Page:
I realised while driving home that I was presenting a version of myself to the world which fluctuated between joylessness - at its worse - and - at its best - a state of being broken-hearted. Not a great deal of fun for those around me, I imagine. I definitely have a feeling that even if something is not exactly broken, then something is certainly in need of repair. I'm not exhausted; but I am nearly always tired; I'm not depressed, but I am certainly teetering on the abyss of hopelessness. I'm still productive and I am writing a lot; but this is not my usual level of functioning. Although, some of what I'm writing is actually quite good.
In my view, there is no happy face to Alzheimer's. Any suggestion to the contrary is deceitful sentimentality. Still Alice gets it about right. We know how the story ends, and our anticipation of this ending overwhelms any present moments of joy. There is little comic potential in someone getting lost, or putting the remote control in the freezer, or forgetting their grandchild's name, or no longer being able to ask when they need to use the bathroom. All I see is fear. All I smell is a lingering loss of dignity. Eventual failure is inevitable. I haven't lived in the same house as my dad for over twenty years, but I am now trying to reconcile the cruelty of his condition every day. Both my father and my son are on my mind all the time. For very different reasons, contacting both of them is difficult.
It would perhaps be overdramatic to describe this process as a 'grieving'. Freud suggests that detaching is the primary step in the grieving process. The aim of this process is to return to 'normal functioning'. Detachment is just not an option when you are still required to be someone's dad - even when they do not live with you during the week; and it is certainly not possible when you are someone's son, but you are struggling to remember what he was once like as a father. All my efforts are spent trying to engage with how my dad is now, and I feel a failure.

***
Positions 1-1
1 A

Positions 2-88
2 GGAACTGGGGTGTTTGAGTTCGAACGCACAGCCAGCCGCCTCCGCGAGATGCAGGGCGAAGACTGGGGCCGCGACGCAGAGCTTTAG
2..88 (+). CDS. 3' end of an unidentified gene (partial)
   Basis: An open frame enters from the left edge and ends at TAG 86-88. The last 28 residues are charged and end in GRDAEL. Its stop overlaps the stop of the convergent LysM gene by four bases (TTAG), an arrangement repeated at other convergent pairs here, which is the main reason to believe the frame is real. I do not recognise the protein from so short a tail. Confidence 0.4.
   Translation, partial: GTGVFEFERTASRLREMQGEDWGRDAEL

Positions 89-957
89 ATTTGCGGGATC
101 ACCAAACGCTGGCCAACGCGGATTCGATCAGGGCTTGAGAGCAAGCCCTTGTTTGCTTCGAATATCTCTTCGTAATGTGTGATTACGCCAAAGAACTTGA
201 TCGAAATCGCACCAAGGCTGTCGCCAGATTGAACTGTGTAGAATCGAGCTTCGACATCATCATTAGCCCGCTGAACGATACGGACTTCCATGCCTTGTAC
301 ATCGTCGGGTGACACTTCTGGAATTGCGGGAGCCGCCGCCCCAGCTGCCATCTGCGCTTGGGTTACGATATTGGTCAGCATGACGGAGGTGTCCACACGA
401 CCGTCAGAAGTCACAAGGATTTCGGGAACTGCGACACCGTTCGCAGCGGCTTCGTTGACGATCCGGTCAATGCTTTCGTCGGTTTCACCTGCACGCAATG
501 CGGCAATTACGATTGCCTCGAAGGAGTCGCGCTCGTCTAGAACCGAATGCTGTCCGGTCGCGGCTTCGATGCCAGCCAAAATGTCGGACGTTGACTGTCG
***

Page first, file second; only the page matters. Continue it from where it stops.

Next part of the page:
Unlike Heaven, Hell (and Purgatory, if you wish), those who find themselves in Limbo do not deserve to be there. It just happens. They have become cosmically stuck. But, Limbo is a jungle, not a desert. In a desert, effort is futile. Your feet sink in the baking sand - until the energy gradually drains from you, and you are either rescued, which is unlikely, or you die. Jungles require activity. I will thrash and splice with an imaginary machete - relentless and violent. The pathway I clear must be easy to find. I may be treading it again and again. Perhaps others will need to find the pathway also. I will try to move forward in a straight line. An earthly Limbo can't go on forever.
Next time ... an unexpected transformation which happens to the Dad when the Son starts doing ballet.
Fathers and Sons - part one
'Rebellion lay in his way, and he found it.'